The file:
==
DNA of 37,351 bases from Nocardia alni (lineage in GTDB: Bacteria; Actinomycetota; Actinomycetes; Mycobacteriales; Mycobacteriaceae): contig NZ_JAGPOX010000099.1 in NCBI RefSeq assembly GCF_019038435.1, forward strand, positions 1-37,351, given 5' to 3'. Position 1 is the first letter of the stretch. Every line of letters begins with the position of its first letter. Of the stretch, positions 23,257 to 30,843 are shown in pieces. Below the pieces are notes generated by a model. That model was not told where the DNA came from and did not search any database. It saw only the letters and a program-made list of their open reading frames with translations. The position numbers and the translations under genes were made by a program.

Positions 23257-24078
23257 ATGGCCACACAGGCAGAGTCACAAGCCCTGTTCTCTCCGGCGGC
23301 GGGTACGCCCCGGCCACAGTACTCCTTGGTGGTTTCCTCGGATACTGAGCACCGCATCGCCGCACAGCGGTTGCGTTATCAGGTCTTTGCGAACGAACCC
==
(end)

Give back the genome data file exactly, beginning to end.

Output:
DNA of 37,351 bases from Nocardia alni (lineage in GTDB: Bacteria; Actinomycetota; Actinomycetes; Mycobacteriales; Mycobacteriaceae): contig NZ_JAGPOX010000099.1 in NCBI RefSeq assembly GCF_019038435.1, forward strand, positions 1-37,351, given 5' to 3'. Position 1 is the first letter of the stretch. Every line of letters begins with the position of its first letter. Of the stretch, positions 23,257 to 30,843 are shown in pieces. Below the pieces are notes generated by a model. That model was not told where the DNA came from and did not search any database. It saw only the letters and a program-made list of their open reading frames with translations. The position numbers and the translations under genes were made by a program.

Positions 23257-24078
23257 ATGGCCACACAGGCAGAGTCACAAGCCCTGTTCTCTCCGGCGGC
23301 GGGTACGCCCCGGCCACAGTACTCCTTGGTGGTTTCCTCGGATACTGAGCACCGCATCGCCGCACAGCGGTTGCGTTATCAGGTCTTTGCGAACGAACCC